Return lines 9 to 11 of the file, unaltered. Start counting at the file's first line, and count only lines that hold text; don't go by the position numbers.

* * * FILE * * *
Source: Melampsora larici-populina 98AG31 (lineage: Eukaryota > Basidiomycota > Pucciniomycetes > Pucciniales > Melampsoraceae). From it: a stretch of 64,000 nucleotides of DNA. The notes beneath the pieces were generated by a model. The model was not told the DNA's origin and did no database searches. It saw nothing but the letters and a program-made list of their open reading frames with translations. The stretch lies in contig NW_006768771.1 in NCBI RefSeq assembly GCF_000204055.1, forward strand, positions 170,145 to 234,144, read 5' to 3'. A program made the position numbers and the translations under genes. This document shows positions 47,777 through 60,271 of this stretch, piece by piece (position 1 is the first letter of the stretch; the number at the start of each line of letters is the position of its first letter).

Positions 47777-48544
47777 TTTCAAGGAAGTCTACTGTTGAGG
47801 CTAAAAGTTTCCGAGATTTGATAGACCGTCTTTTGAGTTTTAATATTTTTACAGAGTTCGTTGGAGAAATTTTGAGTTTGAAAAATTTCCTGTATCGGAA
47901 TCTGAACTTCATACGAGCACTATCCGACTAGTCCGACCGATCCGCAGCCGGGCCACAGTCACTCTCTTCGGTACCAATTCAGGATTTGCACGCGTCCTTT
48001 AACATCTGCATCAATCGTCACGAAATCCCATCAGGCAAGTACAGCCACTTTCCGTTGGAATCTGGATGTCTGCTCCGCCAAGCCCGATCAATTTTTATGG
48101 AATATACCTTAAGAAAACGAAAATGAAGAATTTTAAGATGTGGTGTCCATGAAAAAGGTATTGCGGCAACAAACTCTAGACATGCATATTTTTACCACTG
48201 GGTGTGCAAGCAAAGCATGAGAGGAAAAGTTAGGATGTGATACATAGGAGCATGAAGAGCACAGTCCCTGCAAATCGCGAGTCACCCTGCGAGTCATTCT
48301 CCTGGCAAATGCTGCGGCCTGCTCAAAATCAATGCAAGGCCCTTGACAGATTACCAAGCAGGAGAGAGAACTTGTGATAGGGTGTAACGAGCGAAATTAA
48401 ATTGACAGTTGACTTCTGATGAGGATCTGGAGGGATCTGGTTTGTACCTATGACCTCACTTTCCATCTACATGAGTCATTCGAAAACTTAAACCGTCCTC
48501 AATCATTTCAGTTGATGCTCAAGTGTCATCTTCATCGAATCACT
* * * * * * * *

48301 CCTGGCAAATGCTGCGGCCTGCTCAAAATCAATGCAAGGCCCTTGACAGATTACCAAGCAGGAGAGAGAACTTGTGATAGGGTGTAACGAGCGAAATTAA
48401 ATTGACAGTTGACTTCTGATGAGGATCTGGAGGGATCTGGTTTGTACCTATGACCTCACTTTCCATCTACATGAGTCATTCGAAAACTTAAACCGTCCTC
48501 AATCATTTCAGTTGATGCTCAAGTGTCATCTTCATCGAATCACT